U-977 surrendered Argentina, taken to New England, sunk Cape Cod 13 Nov. 1946

Post-War Patrol 74, U-977
surrendered Argentina, sunk off Cape Cod by USS Atule 13 November 1946
U-977 being sunk by
USS Atule on 13 November 1946 off Cape Cod. Photo source: 
further credit to Rubylane.com and Jim Corcoran
To be clear, U-977 never patrolled New England waters during
World War II, however it was sunken by her US Navy captors in waters close by
Cape Cod and Cape Anne Massachusetts following the war, and as one of 10 subs
sunk of New England merits inclusion here. Because he was no longer under Oberleutnant
zur See Heinz Schäffer’s command, he is not biographed here. 
When U-977 arrived
in New London Connecticut (the submarine base at Groton) on 12 October  1945 it was from Argentina, and under command
of members of the US Navy and under escort by USS Cherokee. The boat itself was essentially a Prisoner of War (POW). It
was the last U-boat to surrender during the war – it had been taken to Mar Del
Plata, Argentina against standing orders, arriving on the 17th of August 1945. It
was a mad voyage of 108 days from Kristiansand Norway to South America under
water almost the entire three months, undertaken by a brazen young commander
named Heinz Schäffer, who published a post-war book entitled “U-boat 977” to
debunk the many rumors around the voyage.
After the surrender but before the voyage to Argentina Schäffer
deposited those 16 mostly married men who didn’t want to join him ashore via
dinghy in Holsenöy Norway (Uboat.net). After 66 days submerged (using the
new schnorchel technology to ventilate the boat and engines), they stopped off
the Cape Verde Islands for a swim, then headed onwards on the surface.
The trip was very stressful on the men – if seas closed the
flap on the schnorchel then air pressure ratcheted up, hurting the eardrums.
Schäffer ensured all torpedoes were kept on board, despite taking up potential
living space, to avoid that accusation the he might have fired on Allied ships
during the voyage.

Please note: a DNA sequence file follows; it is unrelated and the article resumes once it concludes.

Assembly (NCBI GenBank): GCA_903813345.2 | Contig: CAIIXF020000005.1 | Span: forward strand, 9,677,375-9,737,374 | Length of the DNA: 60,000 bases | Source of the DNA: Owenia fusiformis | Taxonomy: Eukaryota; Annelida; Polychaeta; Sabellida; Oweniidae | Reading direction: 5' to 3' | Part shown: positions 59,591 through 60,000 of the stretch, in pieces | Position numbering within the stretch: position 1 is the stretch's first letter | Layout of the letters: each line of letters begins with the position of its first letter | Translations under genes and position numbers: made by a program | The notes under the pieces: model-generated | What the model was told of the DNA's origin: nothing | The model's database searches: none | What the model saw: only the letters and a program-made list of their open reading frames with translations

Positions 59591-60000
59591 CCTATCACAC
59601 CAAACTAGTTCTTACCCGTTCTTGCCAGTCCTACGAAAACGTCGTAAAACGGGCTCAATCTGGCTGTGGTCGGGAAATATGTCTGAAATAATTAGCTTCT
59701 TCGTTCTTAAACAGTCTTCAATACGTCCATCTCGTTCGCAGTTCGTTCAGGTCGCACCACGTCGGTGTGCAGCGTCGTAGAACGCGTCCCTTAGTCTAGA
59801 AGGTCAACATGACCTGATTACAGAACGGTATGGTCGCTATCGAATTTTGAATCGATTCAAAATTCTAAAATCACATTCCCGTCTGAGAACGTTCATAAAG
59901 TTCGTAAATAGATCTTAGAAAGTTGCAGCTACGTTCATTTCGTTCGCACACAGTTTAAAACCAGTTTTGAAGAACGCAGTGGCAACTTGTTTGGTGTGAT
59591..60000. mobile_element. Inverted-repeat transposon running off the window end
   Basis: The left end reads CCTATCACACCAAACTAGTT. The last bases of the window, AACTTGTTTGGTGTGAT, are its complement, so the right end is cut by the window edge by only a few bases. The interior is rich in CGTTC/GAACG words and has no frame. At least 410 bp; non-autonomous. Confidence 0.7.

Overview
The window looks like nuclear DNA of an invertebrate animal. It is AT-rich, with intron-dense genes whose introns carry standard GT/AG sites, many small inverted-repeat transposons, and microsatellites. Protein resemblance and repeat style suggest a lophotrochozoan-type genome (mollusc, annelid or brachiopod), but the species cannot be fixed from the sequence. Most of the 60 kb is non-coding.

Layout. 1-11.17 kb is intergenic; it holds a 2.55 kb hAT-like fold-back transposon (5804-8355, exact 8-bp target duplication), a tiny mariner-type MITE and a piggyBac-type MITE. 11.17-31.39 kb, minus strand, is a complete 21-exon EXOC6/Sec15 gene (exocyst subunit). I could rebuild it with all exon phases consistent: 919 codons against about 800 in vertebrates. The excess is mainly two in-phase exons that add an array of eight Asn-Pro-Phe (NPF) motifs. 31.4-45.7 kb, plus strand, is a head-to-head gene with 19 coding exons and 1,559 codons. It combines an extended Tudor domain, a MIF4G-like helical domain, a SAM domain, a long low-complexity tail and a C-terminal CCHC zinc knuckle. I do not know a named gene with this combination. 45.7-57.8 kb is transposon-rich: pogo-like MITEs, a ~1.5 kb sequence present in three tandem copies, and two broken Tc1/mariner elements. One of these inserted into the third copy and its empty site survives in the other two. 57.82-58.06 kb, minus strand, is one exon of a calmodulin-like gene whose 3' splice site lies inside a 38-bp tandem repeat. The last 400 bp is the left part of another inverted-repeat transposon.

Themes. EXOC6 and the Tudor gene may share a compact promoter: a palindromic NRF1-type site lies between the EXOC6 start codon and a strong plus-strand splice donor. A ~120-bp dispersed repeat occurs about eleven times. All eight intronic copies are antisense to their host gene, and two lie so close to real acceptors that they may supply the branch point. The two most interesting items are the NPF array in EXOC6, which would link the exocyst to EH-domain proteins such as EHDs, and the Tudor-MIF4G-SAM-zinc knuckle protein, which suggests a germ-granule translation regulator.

Then, once in US hands and despite breakdowns off Brazil and
visits to the President of that country and a Tripartite commission in Port of
Spain Trinidad, it was delivered under its own power to New London. Schäffer
was born in 1921, was only 21 during this patrol, and survived the war, living
until 1979 and age 57. A member of the Crew XII/1939, he sank no ships and
earned the Iron Cross 1st and 2nd Class and the U-boat War Badge of 1939.
What happened once in New London is best summarized by the
expert on post-war U-boat disposal, Derek Waller of Navsource.org. He wrote:
“U-977 was allocated to the US Navy as a war prize, and
in November and December 1945 it took part in a 5-week tour of seven US East
Coast ports in company with the destroyer Baker (DE-190), starting in New
London on 5 November. Baker and U-977 visited Albany (6 to
12 Nov), Poughkeepsie (12 to 15 Nov) and Newburgh (15 to 17 Nov) in New York
State, Wilmington (18 to 22 Nov) and Lewes (22 to 25 Nov) in Delaware, Richmond
(26 Nov to 2 Dec) in Virginia, and Washington, DC (3 to 10 Dec). After arriving
back at New London on 13 December 1945, U-977 was declared out of
service and to be retained for explosive tests” 
Another view of USS Atule destroying U-977 off Cape Cod on
13 November 1946. Photo courtesy of Jerry Mason, http://www.uboatarchive.net/U-977.htm
The USS Atule (SS 403, AGSS 403) was a young US Navy
submarine, commissioned in June 1944 and decommissioned on 8 September 1947
(she was later recommissioned and served from 1951 to 1973,  sold to Peru and sunk off Callao by a Japanese
fishing vessel in August 1988). Based on a “Tripartite” agreement between the
UK, Russia and the US, she was assigned to sink U-977 in the Gulf of Maine not
far from Massachusetts Bay on the 13th of November 1943.
The attack using a “standard, steam-type torpedo” (see
photos) was filmed from the sub, from other ships and from the air (Waller,
Mason). The final resting place of U-977 is 42°33’N / 69°43’W, roughly 45
nautical miles northeast of Provincetown and 45 nautical miles east from
Gloucester, Massachusetts, in about 850 feet of water (Niestle).
Helgason, Gudmundur, UBoat.net
Mason, Jerry, www.uboatarchive.net
Niestlé, Axel, “German U-Boat Losses During World War II –
Details of Destruction,” Naval Institute Press, Annapolis, MD, 1998

Waller, Derek, “The U-Boats that Survived – the Whole
Story,” http://www.uboat.net/articles/91.html